Beyond that, Lego 2 makes a conscientious effort to balance the perspective, making the female characters just as integral to the emotional core of the narrative, whether that be on the macro — the real-world drama depicted as a sibling squabble, with Finn (Jadon Sand) not wanting to play nice with his younger sister Bianca (Brooklynn Prince), who’s gotten into Legos herself and wants to do her own thing with them — or the micro level, Queen Watevra Wa’Nabi presenting a shape-shifting femme fatale who turns out to be more than what meets the eye — her “Not Evil” song suggesting she may well be an aspiring Masked Singer contestant. And let us not forget who it is that has inspired Emmet to change.

The release of The Lego Movie back in 2014 was a hugely nostalgic ride for this former Lego enthusiast. I was reminded not just of my obsession with the building blocks but as well the genius of Pixar’s Toy Story. It may not be the most accurate comparison given that the characters technically have less autonomy in the Lego universe. Unlike in Toy Story where the movie happens in the absence of the humans, here the characters are wholly reliant upon human interaction and manipulation — which, incidentally, is what makes Lego 2‘s grand finale so incongruous; I won’t say anything more, but suffice to say it really doesn’t make sense. Still, the very concept of a child’s play things coming to life and given such personality struck me as kind of profound.

Lego 2 clearly aspires to be a Toy Story 2 but unfortunately it is not that movie. In fairness, what sequel is? It takes a similar tact in expanding the canvas, taking the action into outer space, but ultimately it’s unable to escape the shadow of its more successful older brother. That’s most obvious in its attempt to create another ear bug in the form of “The Catchy Song,” a tune that ironically turns out to be nowhere near as catchy as “Everything is Awesome.” It’s a poppy jingle more than an actual song, and its fleetingness tends to sum up the experience as a whole.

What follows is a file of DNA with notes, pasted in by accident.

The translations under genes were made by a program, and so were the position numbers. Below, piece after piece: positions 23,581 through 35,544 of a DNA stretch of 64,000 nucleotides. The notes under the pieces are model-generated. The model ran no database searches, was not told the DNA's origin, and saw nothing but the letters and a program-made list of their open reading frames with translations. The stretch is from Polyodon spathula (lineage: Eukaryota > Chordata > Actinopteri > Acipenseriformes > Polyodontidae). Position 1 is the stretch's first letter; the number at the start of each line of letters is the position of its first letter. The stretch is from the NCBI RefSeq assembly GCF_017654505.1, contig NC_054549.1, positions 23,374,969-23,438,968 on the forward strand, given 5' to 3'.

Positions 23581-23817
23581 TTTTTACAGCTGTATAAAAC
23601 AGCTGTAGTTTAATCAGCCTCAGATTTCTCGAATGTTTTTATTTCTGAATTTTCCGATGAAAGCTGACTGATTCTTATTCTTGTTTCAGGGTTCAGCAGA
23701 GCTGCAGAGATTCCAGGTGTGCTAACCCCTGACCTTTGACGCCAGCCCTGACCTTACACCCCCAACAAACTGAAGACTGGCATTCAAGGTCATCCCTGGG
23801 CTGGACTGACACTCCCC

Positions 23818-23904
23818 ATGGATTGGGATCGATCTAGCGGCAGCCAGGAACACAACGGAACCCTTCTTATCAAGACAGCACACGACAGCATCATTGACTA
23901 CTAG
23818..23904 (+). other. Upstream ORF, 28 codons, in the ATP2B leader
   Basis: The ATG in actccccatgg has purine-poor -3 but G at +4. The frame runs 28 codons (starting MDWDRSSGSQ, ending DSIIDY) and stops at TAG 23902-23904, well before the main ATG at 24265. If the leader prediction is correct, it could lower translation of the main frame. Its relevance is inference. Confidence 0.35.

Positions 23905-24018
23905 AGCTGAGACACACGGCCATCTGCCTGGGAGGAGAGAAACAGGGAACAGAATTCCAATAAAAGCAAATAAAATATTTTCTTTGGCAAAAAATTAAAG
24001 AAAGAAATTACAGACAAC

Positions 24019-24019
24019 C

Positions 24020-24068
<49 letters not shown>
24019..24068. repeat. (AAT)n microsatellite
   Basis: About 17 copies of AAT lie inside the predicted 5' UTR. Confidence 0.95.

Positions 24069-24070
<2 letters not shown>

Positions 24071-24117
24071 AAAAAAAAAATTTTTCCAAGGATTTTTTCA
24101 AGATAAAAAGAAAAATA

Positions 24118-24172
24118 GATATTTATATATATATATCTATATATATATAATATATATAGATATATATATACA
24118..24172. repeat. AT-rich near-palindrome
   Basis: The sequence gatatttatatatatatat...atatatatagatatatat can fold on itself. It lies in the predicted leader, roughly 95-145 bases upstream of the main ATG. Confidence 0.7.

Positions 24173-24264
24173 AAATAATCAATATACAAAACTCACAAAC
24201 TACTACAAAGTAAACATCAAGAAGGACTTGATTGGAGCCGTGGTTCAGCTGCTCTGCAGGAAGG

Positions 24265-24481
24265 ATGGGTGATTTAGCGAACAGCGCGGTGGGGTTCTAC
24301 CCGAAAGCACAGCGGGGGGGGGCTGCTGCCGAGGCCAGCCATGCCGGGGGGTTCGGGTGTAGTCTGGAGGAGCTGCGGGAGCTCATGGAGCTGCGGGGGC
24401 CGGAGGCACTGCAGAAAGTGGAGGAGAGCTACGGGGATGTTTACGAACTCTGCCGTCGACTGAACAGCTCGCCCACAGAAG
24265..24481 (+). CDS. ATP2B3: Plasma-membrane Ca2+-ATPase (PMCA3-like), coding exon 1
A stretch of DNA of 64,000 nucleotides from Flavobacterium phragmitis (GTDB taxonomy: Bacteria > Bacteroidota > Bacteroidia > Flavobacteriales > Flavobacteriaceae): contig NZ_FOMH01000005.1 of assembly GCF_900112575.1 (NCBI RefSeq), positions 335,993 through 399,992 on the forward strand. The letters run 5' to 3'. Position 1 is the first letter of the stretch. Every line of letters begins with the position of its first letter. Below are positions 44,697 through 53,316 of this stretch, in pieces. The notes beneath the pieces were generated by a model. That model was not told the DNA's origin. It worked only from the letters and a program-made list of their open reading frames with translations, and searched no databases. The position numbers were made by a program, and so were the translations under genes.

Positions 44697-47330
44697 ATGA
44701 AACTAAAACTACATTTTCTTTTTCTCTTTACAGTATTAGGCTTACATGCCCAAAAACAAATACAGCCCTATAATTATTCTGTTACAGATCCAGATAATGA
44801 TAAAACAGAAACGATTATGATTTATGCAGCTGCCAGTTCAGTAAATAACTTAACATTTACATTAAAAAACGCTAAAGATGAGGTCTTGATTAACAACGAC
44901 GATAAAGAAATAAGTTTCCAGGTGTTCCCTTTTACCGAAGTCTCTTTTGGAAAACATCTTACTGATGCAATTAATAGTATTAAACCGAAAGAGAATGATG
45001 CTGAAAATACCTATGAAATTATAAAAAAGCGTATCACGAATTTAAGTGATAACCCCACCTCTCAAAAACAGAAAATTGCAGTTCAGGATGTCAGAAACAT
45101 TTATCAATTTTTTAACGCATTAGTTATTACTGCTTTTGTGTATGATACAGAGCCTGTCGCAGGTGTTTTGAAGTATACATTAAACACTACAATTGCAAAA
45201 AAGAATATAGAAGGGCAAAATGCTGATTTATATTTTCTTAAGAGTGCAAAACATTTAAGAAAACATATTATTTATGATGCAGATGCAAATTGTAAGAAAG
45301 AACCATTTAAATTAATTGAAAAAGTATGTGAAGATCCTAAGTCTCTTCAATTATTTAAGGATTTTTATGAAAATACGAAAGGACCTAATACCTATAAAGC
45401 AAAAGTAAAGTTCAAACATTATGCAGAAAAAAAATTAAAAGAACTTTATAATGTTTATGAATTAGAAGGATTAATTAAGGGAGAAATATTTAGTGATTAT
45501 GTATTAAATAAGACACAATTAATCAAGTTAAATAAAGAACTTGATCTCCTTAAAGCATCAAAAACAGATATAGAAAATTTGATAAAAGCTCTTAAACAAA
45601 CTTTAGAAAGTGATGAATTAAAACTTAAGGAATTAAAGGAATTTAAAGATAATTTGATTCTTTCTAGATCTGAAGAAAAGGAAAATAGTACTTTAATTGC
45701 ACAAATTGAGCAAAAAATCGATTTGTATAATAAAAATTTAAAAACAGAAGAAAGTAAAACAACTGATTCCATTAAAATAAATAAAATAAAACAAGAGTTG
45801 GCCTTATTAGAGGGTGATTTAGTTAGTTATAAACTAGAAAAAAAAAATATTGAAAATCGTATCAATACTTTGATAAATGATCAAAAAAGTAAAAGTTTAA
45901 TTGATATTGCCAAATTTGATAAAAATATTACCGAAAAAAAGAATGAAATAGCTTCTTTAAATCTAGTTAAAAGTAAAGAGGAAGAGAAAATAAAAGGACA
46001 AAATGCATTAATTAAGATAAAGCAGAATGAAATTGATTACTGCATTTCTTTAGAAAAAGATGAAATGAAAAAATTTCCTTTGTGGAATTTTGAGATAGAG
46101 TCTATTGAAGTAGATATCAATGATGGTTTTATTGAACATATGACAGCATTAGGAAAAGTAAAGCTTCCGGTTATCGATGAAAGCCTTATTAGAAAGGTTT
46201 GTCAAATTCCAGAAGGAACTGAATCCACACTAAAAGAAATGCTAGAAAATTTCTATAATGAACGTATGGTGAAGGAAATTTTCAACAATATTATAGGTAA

“I see a beautiful city and a brilliant people rising from this abyss.”

Recommendation: The Lego Movie 2: The Second Part delivers more of what fans should have expected but it cannot overcome a sense of been-there-done-that. That the law of diminishing returns applies even to the brilliantly quick witted Christopher Miller and Phil Lord (and the guys at Animal Logic who provide the animation) just goes to show how difficult it is to improve upon an already strong foundation. Even if Lego 2 is a step down, it once again will reward older viewers while keeping the little ones busy with the hectic action and bright colors. Despite the flaws it is still worthy of being seen in a theater. 

Rated: PG

Running Time: 106 mins.

Quoted: “I ain’t Selina Kyle. I ain’t no Vicki Vale. I was never into you even when you were Christian Bale.”

“I’m more of a Keaton guy myself.”

“Oh, I loved him in Beetlejuice!”

All content originally published and the reproduction elsewhere without the expressed written consent of the blog owner is prohibited.

Photo credits: http://www.impawards.com; http://www.imdb.com

TBT: Toy Story (1995)

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Given that today is a holiday I don’t really celebrate being British and all, I figured now would be as good a time as any to go back and visit an absolute classic from the mid-90s. Upon reading up on the film I realized it is also the 20th anniversary of the release, which by all accounts made feel quite old. It’s also surprising to me that it has taken me until now to feature 

Today’s food for thought: Toy Story.

Buzz Lightyear

Toying with our emotions since: November 22, 1995

[VHS]

One of the great tragedies of life is that it always changes. Nothing stays the same. The notion of a child’s toy collection having lives of their own, getting into trouble and having adventures in clandestinity (i.e. when no human is around or paying much attention) is the epitome of creative filmmaking, but it wouldn’t be nearly as memorable without its poignant commentary on the nature of change and how people — in this case, toys — adapt to and more often than not benefit from it.

Tom Hanks’ Woody finds his little cowboy boots turned inside out when a new toy arrives in Andy’s room in the form of Tim Allen’s sophisticated, tech-savvy, Star Command-loyalist Buzz Lightyear. Worried that Andy’s attention is, at the very least, going to be henceforth split between his old buddy and a new shiny ‘play thing,’ Woody goes on the defense, making sure Andy’s room and all that it contains doesn’t make him very welcome. It’s a fruitless effort, because in a matter of minutes Buzz manages to win everyone over with his flying abilities and his voice-activated thing-a-ma-jigs.